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Archive for May, 2011

Supply Your Kids for Crafting

Tuesday, May 31st, 2011
By Twistie

Crafts are great for keeping kids entertained for long periods of time. I remember spending literally hours over my paper dolls, paints, and other assorted projects when I was knee-high to a grasshopper.

But you do need some supplies and tools for this kind of imaginative play.

What do you put in your crafting kit? Well, there are a lot of options out there largely based on what particular interest the kids in question display. Then again, there are a few basics that will be useful to just about any child who wants to make something.

What do you need? I thought you’d never ask!


Welcome to Crafting With Kids Week!

Monday, May 30th, 2011
By Twistie

So it’s that time of year again. School is out for the summer, and there are children to be entertained. Whether they’re your children, grandchildren, nieces and nephews, or the neighbors’ kids who like to hang with you, they’re going to need a direction for their energy… and chances are you won’t get them terribly excited about cleaning your house for you. More’s the pity.

Ah, but you know about crafts! You can show them fun ways to use their imaginations to create realities Wii and X-Box  can never take them to.

This week I’ll be pointing out great kid-friendly projects, craft supplies, and terrifying stories you can tell them so they appreciate just how lucky they are to live in a world where their craft activities are purely voluntary.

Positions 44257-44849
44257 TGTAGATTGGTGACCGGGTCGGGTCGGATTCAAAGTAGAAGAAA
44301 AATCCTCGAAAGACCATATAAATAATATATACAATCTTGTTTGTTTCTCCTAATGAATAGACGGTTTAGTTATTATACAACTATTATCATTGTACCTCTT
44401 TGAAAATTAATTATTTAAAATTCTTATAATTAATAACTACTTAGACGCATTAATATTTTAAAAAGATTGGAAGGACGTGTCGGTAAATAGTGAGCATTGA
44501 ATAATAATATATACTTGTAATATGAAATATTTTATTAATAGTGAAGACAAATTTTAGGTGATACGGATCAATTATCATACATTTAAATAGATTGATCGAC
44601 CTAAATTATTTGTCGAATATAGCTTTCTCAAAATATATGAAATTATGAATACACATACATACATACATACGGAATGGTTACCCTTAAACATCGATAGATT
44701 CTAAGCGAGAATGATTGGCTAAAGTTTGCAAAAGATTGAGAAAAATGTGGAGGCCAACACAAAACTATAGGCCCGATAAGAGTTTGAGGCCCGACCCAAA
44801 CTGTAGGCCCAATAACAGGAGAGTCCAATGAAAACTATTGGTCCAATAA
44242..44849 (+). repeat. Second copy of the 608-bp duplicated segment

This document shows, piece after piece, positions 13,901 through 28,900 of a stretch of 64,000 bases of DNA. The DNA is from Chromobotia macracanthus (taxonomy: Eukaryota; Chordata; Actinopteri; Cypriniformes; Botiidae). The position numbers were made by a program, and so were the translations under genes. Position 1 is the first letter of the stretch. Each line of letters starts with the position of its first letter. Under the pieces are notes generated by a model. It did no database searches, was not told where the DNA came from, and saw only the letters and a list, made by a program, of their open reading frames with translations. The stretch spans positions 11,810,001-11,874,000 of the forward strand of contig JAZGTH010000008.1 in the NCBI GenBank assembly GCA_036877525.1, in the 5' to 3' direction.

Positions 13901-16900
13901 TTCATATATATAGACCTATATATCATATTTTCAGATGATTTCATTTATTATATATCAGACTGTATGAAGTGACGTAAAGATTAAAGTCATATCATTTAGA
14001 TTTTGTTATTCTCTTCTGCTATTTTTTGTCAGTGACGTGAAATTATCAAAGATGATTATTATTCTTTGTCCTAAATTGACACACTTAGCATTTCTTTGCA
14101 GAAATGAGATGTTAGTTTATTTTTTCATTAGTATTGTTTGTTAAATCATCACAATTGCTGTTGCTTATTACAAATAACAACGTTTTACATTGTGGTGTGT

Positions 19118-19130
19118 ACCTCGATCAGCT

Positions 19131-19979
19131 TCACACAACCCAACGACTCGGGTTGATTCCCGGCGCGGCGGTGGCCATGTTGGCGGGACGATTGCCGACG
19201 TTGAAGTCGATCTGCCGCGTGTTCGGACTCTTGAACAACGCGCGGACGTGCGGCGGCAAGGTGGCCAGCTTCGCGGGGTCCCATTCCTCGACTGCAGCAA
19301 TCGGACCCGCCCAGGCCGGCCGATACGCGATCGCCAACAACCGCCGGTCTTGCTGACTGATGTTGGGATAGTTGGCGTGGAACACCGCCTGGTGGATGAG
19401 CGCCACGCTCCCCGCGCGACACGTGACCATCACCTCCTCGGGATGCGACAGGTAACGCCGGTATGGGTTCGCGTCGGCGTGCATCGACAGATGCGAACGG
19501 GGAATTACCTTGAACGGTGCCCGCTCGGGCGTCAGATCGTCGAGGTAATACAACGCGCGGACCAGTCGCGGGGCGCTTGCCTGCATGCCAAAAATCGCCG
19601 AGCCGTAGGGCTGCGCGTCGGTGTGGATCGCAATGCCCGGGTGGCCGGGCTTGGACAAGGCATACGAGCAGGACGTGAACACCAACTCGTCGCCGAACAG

So sit back, settle in, and get ready for some fun projects and interesting trivia.

Quickie Question: Crafting an Event

Friday, May 27th, 2011
By Twistie

Cradle Favor illustration via This Just In

I love the image above. It’s a favor done for a baby shower. Follow the link to see the instructions.

It’s fun to do things for events large and small. After all, it’s the little touches that change a wedding, a baby shower, a birthday party into one that’s uniquely yours.

Once upon a time, I was a bride to be with a penchant for crafting. It made putting my wedding together a little less expensive and a lot more unique. My touches were everywhere.

What did I do? Well, I made the lace for my wedding gown, put together the wedding favors, made the table centerpieces, tied all the bouquets, and created my own headpiece. While I didn’t sew my gown, it was custom made to my instructions. Heck, I even wrote the signs that showed people where to find the site!

But I’ve known other people who did even more. One friend of mine sewed her own gown from soup to nuts, as well as her veil; made the centerpieces and bouquets; printed the invitations, inserts, and thank you cards; grew the flowers, and even helped design her own engagement ring.

And just a few weeks ago I attended a baby shower where the hostess had made pins as favors. Each one was a tiny, hand-knitted cap or sweater in baby blue and white variegated yarn.

So what about you? Have you ever handmade touches for an event like a wedding, shower, birthday party, or other significant happening? What did you make? Did you have fun? Did anyone notice? Would you do it again?

Enquiring minds want to know!

Pretty or Tasty… Maybe Both

Thursday, May 26th, 2011
By Twistie

picture via Cake Picture Gallery

I think I was about ten when my mother took the Wilton cake decorating course.

Cake wasn’t a frequent thing in my home up to that point. It got trotted out mostly for birthdays. Even most holiday meals didn’t end with cake. Thanksgiving was pumpkin pie and a steamed pudding, Christmas was usually a fun dessert made of crushed candy canes frozen in whipped cream (too delicious for words!). The only holiday that had a cake attached was Easter, when Mom would bake a cake in the cast iron lamb mold, cover the white frosting with shredded coconut and surround it with brightly colored jelly beans. Birthdays didn’t include much decoration. Just cakey, chocolatey goodness.